One of the most continuously valued eyewitness histories of the Civil War is Military Memoirs of a Confederate by Edward Porter Alexander. After serving stints as a signal officer and chief of ordnance in the Confederate Army of Northern Virginia, E.P. Porter went on to serve in the artillery where he rose to the rank of Brigadier General. After the war, he wrote his memoirs in a style that achieved historical accuracy and spurned the romanticism of his age. This selection on the battle of Chancellorsville was taken from his famous book.
Each commander planned to take the initiative. Hooker knew that he had double Lee's infantry, and great superiority in artillery, and he desired only to get at Lee away from breastworks. On April 13 he ordered Stoneman's cavalry upon a raid to Lee's rear, which expedition was to be the opening of his campaign. A rain-storm on the 14th, lasting 36 hours, halted the movement, after its leading brigade had forded the Rappahannock. The brigade was recalled, having to swim horses across the fast-rising river, and two weeks elapsed before the movement could be renewed. It was intended that Stoneman should destroy the railroads, which would force Lee to retreat. Stoneman should then harass and delay him as he fell back, pursued by Hooker.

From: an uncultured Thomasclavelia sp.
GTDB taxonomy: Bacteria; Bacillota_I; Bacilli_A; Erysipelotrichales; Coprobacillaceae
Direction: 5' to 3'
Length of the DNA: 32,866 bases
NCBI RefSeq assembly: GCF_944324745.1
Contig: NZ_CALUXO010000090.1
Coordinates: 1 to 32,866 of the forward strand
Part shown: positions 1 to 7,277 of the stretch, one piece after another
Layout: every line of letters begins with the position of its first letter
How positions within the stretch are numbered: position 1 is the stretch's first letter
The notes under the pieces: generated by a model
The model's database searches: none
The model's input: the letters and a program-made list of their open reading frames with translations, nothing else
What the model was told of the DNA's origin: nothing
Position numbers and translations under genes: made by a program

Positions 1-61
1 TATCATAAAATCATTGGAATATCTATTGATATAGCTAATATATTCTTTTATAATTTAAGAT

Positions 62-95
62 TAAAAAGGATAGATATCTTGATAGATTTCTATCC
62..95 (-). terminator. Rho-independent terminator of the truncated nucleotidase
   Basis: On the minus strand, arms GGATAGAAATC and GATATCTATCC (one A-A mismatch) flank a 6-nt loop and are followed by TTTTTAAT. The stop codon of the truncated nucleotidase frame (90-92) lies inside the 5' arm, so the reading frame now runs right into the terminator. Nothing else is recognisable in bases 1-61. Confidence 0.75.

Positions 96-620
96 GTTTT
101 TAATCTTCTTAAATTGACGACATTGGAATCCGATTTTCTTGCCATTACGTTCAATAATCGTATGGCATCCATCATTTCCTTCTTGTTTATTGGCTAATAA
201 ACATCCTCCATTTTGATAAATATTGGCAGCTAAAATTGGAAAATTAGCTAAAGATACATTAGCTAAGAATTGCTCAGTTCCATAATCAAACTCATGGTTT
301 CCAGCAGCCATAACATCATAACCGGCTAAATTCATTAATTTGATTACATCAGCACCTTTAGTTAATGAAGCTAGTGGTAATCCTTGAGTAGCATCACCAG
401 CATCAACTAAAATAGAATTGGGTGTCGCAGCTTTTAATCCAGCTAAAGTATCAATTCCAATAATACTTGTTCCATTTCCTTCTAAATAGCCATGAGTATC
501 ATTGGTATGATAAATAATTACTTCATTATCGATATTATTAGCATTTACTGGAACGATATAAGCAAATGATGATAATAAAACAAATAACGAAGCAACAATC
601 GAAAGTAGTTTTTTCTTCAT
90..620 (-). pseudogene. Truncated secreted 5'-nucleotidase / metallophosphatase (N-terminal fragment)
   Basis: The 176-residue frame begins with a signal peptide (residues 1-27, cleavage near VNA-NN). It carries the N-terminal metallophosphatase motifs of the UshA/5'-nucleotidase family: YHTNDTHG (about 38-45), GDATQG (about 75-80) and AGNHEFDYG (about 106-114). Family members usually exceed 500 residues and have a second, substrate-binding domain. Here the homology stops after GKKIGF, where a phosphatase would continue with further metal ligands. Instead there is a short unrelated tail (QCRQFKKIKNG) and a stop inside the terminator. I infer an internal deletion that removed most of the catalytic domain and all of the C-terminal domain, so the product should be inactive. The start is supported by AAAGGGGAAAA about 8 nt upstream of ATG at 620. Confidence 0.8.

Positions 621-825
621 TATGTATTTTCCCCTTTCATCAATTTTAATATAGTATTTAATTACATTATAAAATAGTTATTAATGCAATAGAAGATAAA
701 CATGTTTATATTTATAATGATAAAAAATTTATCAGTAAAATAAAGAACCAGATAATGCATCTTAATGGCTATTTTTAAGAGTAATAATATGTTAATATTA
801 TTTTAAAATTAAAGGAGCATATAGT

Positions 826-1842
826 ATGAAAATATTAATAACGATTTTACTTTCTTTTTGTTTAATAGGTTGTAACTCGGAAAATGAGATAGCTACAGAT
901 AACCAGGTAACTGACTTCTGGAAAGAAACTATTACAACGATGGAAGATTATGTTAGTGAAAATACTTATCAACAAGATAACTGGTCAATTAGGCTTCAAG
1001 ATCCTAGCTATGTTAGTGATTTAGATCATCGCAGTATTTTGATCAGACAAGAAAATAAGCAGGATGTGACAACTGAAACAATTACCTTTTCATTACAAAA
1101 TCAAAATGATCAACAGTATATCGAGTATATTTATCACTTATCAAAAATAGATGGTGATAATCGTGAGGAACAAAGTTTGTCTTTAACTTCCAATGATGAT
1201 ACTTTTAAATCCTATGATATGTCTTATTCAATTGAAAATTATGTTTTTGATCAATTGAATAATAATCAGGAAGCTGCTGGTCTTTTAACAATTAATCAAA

Lee's proposed campaign was another invasion; this time of Pa. He could neither attack Hooker, nor even threaten his rear across the Rappahannock. But he could again sweep the Valley and cross the Potomac; and beyond, both Lee and Jackson imagined great possibilities. Three months later the opportunity offered, and Lee put it to the test; but his great lieutenant, Jackson, was no longer at the head of his 2d corps.
On April 29, Lee found himself anticipated by Hooker's having, the night before, laid pontoon bridges across the Rappahannock, below Deep Run, at the site of Franklin's crossing in Dec. Hooker had commenced his movement, on the 27th, by going with the 5th, 11th, and